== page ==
Nigeria is Africa’s largest economy. It is also Africa’s most populous nation and has the continent’s youngest population with one-third of its population between the ages of 15-35 - this, it is conventionally thought, demonstrates an expanding population of tech-savvy individuals willing to utilize new technology and innovative products as they become available. Additionally, 18 million of Nigeria's more than 100 million internet users also use smartphones. In the sixty-two-year history of the nation, this presents the ideal opportunity to change its course for the better through technology-enabled entrepreneurship.
Nigeria, despite its financial, regulatory, and infrastructure constraints, has a vibrant technology innovation space supported by a strong upper and lower middle class with an endless need for a wide range of goods and services. This has led to the emergence of a distinct technology startup ecosystem with its own set of players, emphasis areas, and requirements.
Just the Lagos ecosystem alone is valued at $9 billion which is far ahead of African contemporaries like Cape Town, Johannesburg, Nairobi and Accra. With five of the seven unicorns—Flutterwave, Jumia, Opay, Andela, and Interswitch—found in Africa, the ecosystem's dominance in terms of scale, ability to attract investment, and influence in its early phases is a hint of its enormous potential.
At least 750 startups, many of which are in the technology and technology-enabled sectors, make up Nigeria's startup ecosystem, which has the largest number of startups in Africa in terms of volume. According to Intelligence from Techpoint Africa, Nigeria's startup ecosystem raised $1.06 billion in 2021, which is at least 62% of the amount raised in three preceding years combined; between 2018 and 2020. With at least $1.03 billion of the $1.06 billion raised, Nigeria's technology startup ecosystem dominated the country's emerging startup scene in 2021. Of that amount, $811.23 million was attracted by Nigerian technology firms with a sole focus on deploying financial technology.
Another indicator for assessing the volume and size of Nigeria's technology startup ecosystem is startup density. Nigeria's ecosystem for technology startups has the second-highest density of tech startups on the African continent, slightly behind Egypt. As widely noted, Israel has the highest tech startup density and the highest total startup density in the world.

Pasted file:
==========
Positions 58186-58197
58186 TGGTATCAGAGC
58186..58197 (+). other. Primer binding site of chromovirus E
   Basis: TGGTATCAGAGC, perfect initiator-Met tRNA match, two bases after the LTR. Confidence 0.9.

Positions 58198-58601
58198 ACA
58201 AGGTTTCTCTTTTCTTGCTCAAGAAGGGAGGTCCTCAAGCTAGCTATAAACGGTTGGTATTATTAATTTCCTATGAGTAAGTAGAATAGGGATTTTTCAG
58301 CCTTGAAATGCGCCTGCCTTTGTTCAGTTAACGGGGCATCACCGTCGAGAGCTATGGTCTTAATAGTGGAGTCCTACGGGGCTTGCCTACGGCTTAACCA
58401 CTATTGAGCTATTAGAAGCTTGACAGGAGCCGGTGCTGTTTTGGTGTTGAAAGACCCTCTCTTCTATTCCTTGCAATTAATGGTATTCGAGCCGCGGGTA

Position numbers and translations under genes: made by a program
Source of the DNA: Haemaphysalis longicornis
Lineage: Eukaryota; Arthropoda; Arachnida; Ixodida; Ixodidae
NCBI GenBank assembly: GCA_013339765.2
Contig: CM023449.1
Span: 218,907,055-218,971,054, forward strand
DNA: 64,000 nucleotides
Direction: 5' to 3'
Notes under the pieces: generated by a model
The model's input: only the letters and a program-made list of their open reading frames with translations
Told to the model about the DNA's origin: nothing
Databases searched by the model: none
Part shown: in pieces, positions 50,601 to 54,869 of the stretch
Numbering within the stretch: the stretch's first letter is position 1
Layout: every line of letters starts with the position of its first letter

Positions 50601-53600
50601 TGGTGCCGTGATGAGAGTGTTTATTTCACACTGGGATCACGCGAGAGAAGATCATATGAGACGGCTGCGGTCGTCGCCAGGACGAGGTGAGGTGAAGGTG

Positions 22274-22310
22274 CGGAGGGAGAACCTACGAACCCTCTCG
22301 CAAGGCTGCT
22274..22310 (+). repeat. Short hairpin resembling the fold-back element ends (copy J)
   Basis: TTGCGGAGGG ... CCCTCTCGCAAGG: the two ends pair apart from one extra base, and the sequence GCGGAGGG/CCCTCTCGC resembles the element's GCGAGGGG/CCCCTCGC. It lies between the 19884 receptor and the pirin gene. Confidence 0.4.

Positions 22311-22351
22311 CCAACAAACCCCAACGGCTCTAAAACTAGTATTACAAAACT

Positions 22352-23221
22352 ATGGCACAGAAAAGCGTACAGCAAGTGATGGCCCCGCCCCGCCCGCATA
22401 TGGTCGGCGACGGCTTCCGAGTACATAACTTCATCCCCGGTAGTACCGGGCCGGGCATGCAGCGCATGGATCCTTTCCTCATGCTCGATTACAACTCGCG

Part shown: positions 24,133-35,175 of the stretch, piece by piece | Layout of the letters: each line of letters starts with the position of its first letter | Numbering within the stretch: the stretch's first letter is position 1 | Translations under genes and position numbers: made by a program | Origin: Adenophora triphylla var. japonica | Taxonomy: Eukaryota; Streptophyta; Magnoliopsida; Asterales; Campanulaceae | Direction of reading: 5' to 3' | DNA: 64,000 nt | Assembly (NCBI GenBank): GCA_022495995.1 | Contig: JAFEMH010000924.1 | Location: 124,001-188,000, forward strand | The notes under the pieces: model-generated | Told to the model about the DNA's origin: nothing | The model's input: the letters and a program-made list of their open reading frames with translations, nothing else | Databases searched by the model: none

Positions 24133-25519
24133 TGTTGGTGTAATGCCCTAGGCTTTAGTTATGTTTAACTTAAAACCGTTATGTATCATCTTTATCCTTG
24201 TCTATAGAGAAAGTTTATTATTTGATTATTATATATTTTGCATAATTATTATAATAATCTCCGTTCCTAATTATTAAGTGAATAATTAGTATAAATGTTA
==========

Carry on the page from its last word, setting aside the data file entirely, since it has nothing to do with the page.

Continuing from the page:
Also, according to StartupLagos, between 2016 and 2020, the Nigerian technology startup ecosystem recorded over 200 fundraising rounds and successfully closed 493 agreements.
The Nigeria Startup Bill project (NSB), a combined effort by the nation's technology startup ecosystem and the presidency to co-create growth conducive policies and construct deliberative channels between the two entities, is Nigeria's largest technology startup intermediary with the government.
The most prominent use case for technology as deployed by a majority of the technology startups currently innovating in the technology startup ecosystem in Nigeria is in finance - through financial technology. There is a lot of opportunity for growth despite the booming activity in Nigeria's financial technology sub-sector and the positive multiplier effect on the economy.
The financial technology sub-sector in Nigeria, for instance, represented 1.25 percent of retail banking revenue in the country in 2019, according to Mckinsey’s Global Banking Pool. Additionally, in 2021, the Nigeria Inter-Bank Settlement System (NIBSS) reported that financial technology-enabled electronic channels in Nigeria were used to record transactions worth $651.8 billion. This represents just 5% of our transaction volumes, with 95.3% of our transactions still being cash-based, according to the Enterprise Development Center's (EDC) study statistics on transactions in Nigeria in 2018.
The financial technology component of Nigeria’s wider technology startup ecosystem is therefore the area with the greatest potential for exponential growth in Africa and the global south as a whole. Take into account the ecosystem impact if Nigeria starts recording 20–50% of our national transactions online. Although the Nigerian ecosystem drew $811 million in fintech investments in 2021, this is still a small percentage of the $210 billion in global fintech investments as of that year.
The financial technology segment of the technology startup ecosystem in Nigeria is also actively contributing to the development of the human capital of Nigerians. This is through the promotion of financial inclusion and literacy. Also, through the provision of cutting-edge, accessible, and affordable financial products that meet the needs of unbanked and underserved segments of the population across culture, gender, and geography. Offering tools that enable access to alternative assets and digital investment products in order to attain better financial outcomes is a use-case that is now getting popular among the technology startups innovating in Nigeria’s digital investments space. The use of financial technology to address societal issues like student loans, online education, and affordable health insurance is also very promising in the fields of education and health. Technology-enabled and technology-centered startups in Nigeria are offering innovative and life changing solutions in personal finance management, wealth management, lending, consumer payments, health-care, logistics, agriculture, e-commerce, housing and to name a few.
1 Nigeria’s age distribution by population (2021) via Statista - https://www.statista.com/statistics/1121317/age-distribution-of-population-in-nigeria-by-gender/